Looking to get ahead? Arianna Huffington has some suggestions that won't leave you feeling fried.
"Entrepreneurs have bought into this idea that they have to burn out to succeed," Huffington tells CNBC.
Huffington, who left The Huffington Post in 2016 to focus on a new health and wellness start-up, Thrive Global, is no stranger to what she calls the "the myth of the entrepreneur."
In 2007, after working 18-hour days building her news website, Huffington collapsed while on the phone and checking emails. She woke up on the floor in a pool of blood with a cut over her eye and a broken cheekbone.
The injury, caused by severe exhaustion, served as a wake-up call.
"We have to change the culture to catch up with the science," she says. "That has happened many times in the past. We used to believe that the sun revolved around the earth and that lead to a lot of shipwrecks. Now we see a lot of human wrecks among entrepreneurs."
Huffington points to the 2016 death of Zhang Rui, a prominent 44-year-old Japanese tech CEO whose fatal heart attack may have been brought on by work-related stress, as a prime reason not to overdo it.
Here are four tips from Huffington to boost your productivity without burning out.
GET SOME SLEEP
"We say that a good day starts the night before," Huffington says.
She explains that getting seven-to-nine hours a night is necessary for entrepreneurs to have a successful day.
"When we take time to sleep, recharge we are more effective as entrepreneurs, as leaders," Huffington says. "Our cognitive performance improves. We make better decisions. We are less reactive. We get less upset when bad things happen."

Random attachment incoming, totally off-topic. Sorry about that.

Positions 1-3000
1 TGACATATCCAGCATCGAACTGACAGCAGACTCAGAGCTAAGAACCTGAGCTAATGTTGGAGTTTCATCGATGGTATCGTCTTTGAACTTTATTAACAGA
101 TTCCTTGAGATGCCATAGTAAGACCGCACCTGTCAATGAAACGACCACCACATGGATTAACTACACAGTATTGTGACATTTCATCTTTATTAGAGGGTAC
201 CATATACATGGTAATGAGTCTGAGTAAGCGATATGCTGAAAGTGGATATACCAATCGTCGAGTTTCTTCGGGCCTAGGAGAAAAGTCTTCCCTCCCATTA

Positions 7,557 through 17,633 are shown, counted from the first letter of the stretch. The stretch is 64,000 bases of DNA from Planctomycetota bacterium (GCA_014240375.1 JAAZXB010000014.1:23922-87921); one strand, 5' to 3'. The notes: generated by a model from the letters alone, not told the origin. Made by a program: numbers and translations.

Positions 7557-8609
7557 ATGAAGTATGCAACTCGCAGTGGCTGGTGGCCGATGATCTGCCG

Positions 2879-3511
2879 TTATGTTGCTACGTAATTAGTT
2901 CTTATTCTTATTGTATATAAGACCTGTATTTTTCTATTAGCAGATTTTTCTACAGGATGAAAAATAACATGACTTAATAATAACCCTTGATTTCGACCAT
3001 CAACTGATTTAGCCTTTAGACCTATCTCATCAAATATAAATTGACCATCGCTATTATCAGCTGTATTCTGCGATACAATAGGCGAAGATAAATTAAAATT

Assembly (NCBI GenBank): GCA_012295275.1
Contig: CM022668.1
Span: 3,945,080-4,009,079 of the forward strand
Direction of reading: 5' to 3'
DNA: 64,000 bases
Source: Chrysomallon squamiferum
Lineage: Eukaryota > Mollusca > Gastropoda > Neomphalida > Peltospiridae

Huffington isn't the only one who thinks so. Sports clothing company Under Armour recently began selling "Athlete Recovery Sleepwear" as part of its line up of athletic gear. The company purports that the pajamas, which are lined with bioceramics technology, help the body recover faster and promote better sleep.
The product, hocked by New England Patriots' quarterback Tom Brady, was promoted heavily during the CES conference in Las Vegas earlier this month.
"That connection between sleep and performance is very new," Huffington said, explaining that she had encountered the product during her time at the conference.
PUT YOUR PHONE TO BED
Huffington wants to you keep your phone out of your bedroom.
"We are all addicted to our phones," she says. "So as a result we see ourselves sleeping with our phones by our beds. Which is one of the worst things we can do because, if we wake up in the middle of the night and can't immediately fall asleep, we find the majority of people are likely to go to their phone to check emails, to check texts and maybe even go down the rabbit hole of social media."
Thrive Global currently sells a $100 phone-charging station in the shape of a bed. The device can charge as many as eight phones and two iPads.
For those that rely on their phone as an alarm clock, Huffington suggests getting an analog clock or using Amazon's Alexa to set an alarm.
"The phone is a portal to our life," she says. "It will all be there in the morning."
DON'T SKIP BREAKFAST
Eating a healthy breakfast is an important first step, but even more vital is taking your time with your food, Huffington says.
Thrive Global partnered with Quaker Oats Company back in November and is slated to feature branded content about the importance of reducing stress in the morning and starting the day with a breakfast packed with nutrients.
While many people rush through breakfast or skip it entirely, Huffington suggests not just "grabbing something" to eat, but enjoying powering up at the beginning of the day.
Take breaks during the day, Huffington advises. Especially for meals.
"Take a colleague and go to a cafeteria or go to a table away from your desk in your office and have lunch," she says. "Even if you take 20 minutes to do that, it's more recharging than what so many of us do which is eating lunch while working."
Huffington notes that taking breaks or "pauses" are necessary for better productivity and for keeping stress levels low.
"It just makes a difference to how the rest of your day goes," she says.